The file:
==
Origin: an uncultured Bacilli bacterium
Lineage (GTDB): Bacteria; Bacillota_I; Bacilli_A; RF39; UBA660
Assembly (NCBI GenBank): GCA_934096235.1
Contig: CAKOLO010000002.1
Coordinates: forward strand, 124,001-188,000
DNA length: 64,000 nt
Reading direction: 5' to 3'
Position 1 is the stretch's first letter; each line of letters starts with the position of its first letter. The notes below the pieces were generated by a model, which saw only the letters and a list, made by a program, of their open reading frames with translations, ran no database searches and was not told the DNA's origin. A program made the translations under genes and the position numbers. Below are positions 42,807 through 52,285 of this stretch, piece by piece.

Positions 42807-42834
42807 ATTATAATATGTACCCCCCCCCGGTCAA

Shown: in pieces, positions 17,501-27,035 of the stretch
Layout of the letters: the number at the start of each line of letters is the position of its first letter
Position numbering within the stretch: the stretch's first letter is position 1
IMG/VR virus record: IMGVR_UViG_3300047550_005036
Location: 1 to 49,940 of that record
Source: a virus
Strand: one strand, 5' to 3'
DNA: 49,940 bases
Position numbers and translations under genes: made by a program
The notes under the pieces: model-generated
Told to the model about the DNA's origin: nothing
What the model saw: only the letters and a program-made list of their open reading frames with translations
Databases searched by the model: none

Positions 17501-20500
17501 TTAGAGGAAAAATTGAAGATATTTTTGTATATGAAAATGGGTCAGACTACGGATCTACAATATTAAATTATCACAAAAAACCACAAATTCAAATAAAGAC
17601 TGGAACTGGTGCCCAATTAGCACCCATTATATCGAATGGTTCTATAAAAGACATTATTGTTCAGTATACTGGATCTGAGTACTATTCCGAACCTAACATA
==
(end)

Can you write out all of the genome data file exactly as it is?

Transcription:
Origin: an uncultured Bacilli bacterium
Lineage (GTDB): Bacteria; Bacillota_I; Bacilli_A; RF39; UBA660
Assembly (NCBI GenBank): GCA_934096235.1
Contig: CAKOLO010000002.1
Coordinates: forward strand, 124,001-188,000
DNA length: 64,000 nt
Reading direction: 5' to 3'
Position 1 is the stretch's first letter; each line of letters starts with the position of its first letter. The notes below the pieces were generated by a model, which saw only the letters and a list, made by a program, of their open reading frames with translations, ran no database searches and was not told the DNA's origin. A program made the translations under genes and the position numbers. Below are positions 42,807 through 52,285 of this stretch, piece by piece.

Positions 42807-42834
42807 ATTATAATATGTACCCCCCCCCGGTCAA

Shown: in pieces, positions 17,501-27,035 of the stretch
Layout of the letters: the number at the start of each line of letters is the position of its first letter
Position numbering within the stretch: the stretch's first letter is position 1
IMG/VR virus record: IMGVR_UViG_3300047550_005036
Location: 1 to 49,940 of that record
Source: a virus
Strand: one strand, 5' to 3'
DNA: 49,940 bases
Position numbers and translations under genes: made by a program
The notes under the pieces: model-generated
Told to the model about the DNA's origin: nothing
What the model saw: only the letters and a program-made list of their open reading frames with translations
Databases searched by the model: none

Positions 17501-20500
17501 TTAGAGGAAAAATTGAAGATATTTTTGTATATGAAAATGGGTCAGACTACGGATCTACAATATTAAATTATCACAAAAAACCACAAATTCAAATAAAGAC
17601 TGGAACTGGTGCCCAATTAGCACCCATTATATCGAATGGTTCTATAAAAGACATTATTGTTCAGTATACTGGATCTGAGTACTATTCCGAACCTAACATA